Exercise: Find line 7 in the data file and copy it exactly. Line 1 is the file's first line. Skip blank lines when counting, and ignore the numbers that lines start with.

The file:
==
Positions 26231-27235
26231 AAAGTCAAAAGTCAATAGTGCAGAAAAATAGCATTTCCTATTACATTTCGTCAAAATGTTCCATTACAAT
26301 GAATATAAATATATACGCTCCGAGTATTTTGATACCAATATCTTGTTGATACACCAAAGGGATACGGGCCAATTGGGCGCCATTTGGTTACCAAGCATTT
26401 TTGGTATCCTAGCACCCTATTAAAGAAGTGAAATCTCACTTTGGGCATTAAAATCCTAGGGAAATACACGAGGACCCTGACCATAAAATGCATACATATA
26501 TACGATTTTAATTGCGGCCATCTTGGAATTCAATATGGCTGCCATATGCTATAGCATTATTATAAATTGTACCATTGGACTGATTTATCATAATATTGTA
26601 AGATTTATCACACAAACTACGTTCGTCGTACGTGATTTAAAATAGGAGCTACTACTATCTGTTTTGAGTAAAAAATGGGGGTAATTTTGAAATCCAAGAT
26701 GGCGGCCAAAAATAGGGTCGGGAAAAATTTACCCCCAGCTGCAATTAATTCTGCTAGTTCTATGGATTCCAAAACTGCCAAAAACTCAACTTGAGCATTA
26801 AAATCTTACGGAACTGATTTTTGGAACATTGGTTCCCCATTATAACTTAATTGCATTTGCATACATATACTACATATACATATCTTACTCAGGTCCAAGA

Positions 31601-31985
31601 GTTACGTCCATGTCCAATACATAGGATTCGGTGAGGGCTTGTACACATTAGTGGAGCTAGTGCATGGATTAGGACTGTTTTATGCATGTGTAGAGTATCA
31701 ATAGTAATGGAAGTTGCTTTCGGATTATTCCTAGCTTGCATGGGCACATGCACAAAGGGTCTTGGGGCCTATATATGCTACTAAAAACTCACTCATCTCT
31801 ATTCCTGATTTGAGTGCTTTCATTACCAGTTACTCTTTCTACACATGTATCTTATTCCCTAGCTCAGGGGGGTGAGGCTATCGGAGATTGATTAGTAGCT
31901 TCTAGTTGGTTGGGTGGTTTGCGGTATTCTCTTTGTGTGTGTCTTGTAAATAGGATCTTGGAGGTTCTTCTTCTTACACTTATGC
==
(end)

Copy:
26701 GGCGGCCAAAAATAGGGTCGGGAAAAATTTACCCCCAGCTGCAATTAATTCTGCTAGTTCTATGGATTCCAAAACTGCCAAAAACTCAACTTGAGCATTA